Some aspects of regex matching are locale-aware, with the result that a
std::regex_traits object includes or references an instance of a
std::locale object. The C++ standard library only provides locales for
wchar_t characters, so there is no standard locale for
char32_t (unless it happens to be the same as
wchar_t), and this restriction carries over into regexes.
Your description is imprecise. Unicode defines canonical equivalence relationship between two strings, which is based on normalizing the two strings, using either NFC or NFD, and then codepoint-by-codepoint comparing the normalized values. It does not defined canonical equivalence simply as an equivalence between a codepoint and a codepoint sequence, because normalization cannot simply be done character-by-character. Normalisation may require reordering composing characters into the canonical order (after canonical (de)composition). As such, it does not easily fit into the C++ model of locale transformations, which are generally single-character.
The C++ standard library does not implement any Unicode normalization algorithm; in C++, as in many other languages, the two strings
L"\u00e4" (ä) and
L"\u0061\u0308" (ä) will compare as different, although they are canonically equivalent, and look to the human reader like the same grapheme. (On the machine I'm writing this answer, the rendering of those two graphemes is subtly different; if you look closely, you'll see that the umlaut in the second one is slightly displaced from its visually optimal position. That violates the Unicode requirement that canonically equivalent string have precisely the same rendering.)
If you want to check for canonical equivalence of two strings, you need to use a Unicode normalisation library. Unfortunately, the C++ standard library does not include any such API; you could look at ICU (which also includes Unicode-aware regex matching).
In any case, regular expression matching -- to the extent that it is specified in the C++ standard -- does not normalize the target string. This is permitted by the Unicode Technical Report on regular expressions, which recommends that the target string be explicitly normalized to some normalization form and the pattern written to work with strings normalized to that form:
For most full-featured regular expression engines, it is quite difficult to match under canonical equivalence, which may involve reordering, splitting, or merging of characters.… In practice, regex APIs are not set up to match parts of characters or handle discontiguous selections. There are many other edge cases… It is feasible, however, to construct patterns that will match against NFD (or NFKD) text. That can be done by:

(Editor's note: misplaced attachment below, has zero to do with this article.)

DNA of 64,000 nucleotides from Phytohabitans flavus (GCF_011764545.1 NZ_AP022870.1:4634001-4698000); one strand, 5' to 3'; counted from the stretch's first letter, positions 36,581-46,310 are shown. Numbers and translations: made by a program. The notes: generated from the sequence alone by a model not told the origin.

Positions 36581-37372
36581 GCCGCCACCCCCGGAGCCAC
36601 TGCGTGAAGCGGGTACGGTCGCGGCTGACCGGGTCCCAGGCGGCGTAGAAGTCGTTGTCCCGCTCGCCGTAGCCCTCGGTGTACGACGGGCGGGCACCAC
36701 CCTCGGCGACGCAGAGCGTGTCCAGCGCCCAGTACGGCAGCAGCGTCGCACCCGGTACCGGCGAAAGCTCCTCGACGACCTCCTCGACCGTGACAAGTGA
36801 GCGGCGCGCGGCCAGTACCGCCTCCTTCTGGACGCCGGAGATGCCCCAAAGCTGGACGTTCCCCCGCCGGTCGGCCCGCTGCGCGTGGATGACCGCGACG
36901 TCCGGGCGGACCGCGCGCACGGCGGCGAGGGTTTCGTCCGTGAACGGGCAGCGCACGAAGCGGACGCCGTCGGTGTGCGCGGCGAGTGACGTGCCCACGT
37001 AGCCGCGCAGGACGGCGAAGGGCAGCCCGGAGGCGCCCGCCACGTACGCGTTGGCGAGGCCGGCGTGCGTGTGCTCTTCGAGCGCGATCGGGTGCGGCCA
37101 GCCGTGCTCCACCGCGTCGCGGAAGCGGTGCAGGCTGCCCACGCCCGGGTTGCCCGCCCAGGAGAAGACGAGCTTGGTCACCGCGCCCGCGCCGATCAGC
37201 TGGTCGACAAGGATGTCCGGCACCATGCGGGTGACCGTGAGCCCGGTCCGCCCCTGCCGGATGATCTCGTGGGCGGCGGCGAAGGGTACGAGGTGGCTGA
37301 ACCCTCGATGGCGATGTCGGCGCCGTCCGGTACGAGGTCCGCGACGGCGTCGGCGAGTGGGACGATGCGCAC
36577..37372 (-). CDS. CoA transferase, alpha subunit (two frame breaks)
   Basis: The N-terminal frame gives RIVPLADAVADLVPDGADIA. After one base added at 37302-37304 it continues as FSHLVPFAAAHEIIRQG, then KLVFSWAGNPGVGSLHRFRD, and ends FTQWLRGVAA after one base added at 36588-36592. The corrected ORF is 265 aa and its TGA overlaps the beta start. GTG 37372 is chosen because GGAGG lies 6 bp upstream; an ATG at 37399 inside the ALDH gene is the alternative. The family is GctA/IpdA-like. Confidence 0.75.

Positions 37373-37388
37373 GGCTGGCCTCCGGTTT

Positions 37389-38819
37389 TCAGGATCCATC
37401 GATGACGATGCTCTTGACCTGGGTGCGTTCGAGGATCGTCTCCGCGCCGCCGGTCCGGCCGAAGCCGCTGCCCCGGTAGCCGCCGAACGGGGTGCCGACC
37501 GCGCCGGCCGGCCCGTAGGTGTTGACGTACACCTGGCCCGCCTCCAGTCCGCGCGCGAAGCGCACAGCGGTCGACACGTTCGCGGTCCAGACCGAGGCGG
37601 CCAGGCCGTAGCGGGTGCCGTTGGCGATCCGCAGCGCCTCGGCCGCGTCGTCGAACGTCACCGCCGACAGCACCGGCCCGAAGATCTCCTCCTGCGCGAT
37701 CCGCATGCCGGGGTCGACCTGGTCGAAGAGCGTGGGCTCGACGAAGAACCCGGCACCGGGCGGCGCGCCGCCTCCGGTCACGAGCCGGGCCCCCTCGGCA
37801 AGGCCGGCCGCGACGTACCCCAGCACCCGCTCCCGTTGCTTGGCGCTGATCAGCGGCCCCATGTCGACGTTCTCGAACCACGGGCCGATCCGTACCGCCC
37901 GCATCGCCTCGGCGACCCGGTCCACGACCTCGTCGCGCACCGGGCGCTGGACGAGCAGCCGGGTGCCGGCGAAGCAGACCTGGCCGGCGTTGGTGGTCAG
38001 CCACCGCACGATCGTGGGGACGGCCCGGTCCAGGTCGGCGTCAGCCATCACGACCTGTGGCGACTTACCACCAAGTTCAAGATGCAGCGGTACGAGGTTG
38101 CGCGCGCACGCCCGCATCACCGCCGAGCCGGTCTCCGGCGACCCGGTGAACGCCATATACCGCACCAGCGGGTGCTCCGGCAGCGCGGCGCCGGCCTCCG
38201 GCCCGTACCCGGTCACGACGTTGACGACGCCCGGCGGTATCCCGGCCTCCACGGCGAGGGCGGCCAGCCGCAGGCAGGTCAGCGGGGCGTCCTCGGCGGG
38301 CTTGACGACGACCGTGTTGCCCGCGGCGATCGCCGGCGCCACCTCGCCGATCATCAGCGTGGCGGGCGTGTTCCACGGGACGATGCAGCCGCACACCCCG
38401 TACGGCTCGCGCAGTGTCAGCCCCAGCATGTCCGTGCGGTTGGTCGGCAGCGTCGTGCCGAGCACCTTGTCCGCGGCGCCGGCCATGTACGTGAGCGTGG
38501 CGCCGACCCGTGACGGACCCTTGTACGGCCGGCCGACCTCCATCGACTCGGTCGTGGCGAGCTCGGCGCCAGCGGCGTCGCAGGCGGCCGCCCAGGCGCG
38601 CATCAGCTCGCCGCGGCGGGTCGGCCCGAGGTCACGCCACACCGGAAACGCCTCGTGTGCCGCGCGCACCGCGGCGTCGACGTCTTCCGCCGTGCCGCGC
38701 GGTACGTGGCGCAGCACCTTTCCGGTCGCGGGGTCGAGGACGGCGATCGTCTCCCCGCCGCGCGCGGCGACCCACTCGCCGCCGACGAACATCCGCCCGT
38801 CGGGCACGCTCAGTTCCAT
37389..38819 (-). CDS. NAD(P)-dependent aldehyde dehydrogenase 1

- Putting the text to be matched into a defined normalization form (NFD or NFKD).
- Having the user design the regular expression pattern to match against that defined normalization form. For example, the pattern should contain no characters that would not occur in that normalization form, nor sequences that would not occur.
- Applying the matching algorithm on a code point by code point basis, as usual.
The bulk of the work in creating a
char32_t specialization of
std::regex_traits would be creating a
char32_t locale object. I've never tried doing either of these things; I suspect it would require a fair amount of attention to detail, because there are a lot of odd corner cases.
The C++ standard is somewhat vague about the details of regular expression matching, leaving the details to external documentation about each flavour of regular expression (and without a full explanation about how to apply such external specifications to character types other than the one each flavour is specified on). However, the fact that matching is character-by-character is possible to deduce. For example, in § 28.3, Requirements [re.req], Table 136 includes the locale method responsible for the character-by-character equivalence algorithm:
Assertion: Returns a character such that for any character
d that is to be considered equivalent to
v.translate(c) == v.translate(d).
Similarly, in the description of regular expression matching for the default "Modified ECMAScript" flavour (§ 28.13), the standard describes how the regular expression engine to matches two characters (one in the pattern and one in the target): (paragraph 14.1):
During matching of a regular expression finite state machine against a sequence of characters, two characters
d are compared using the following rules:
(flags() & regex_constants::icase) the two characters are equal if
traits_inst.translate_nocase(c) == traits_inst.translate_nocase(d);
flags() & regex_constants::collate the two characters are equal if
traits_inst.translate(c) == traits_inst.translate(d);
otherwise, the two characters are equal if
c == d.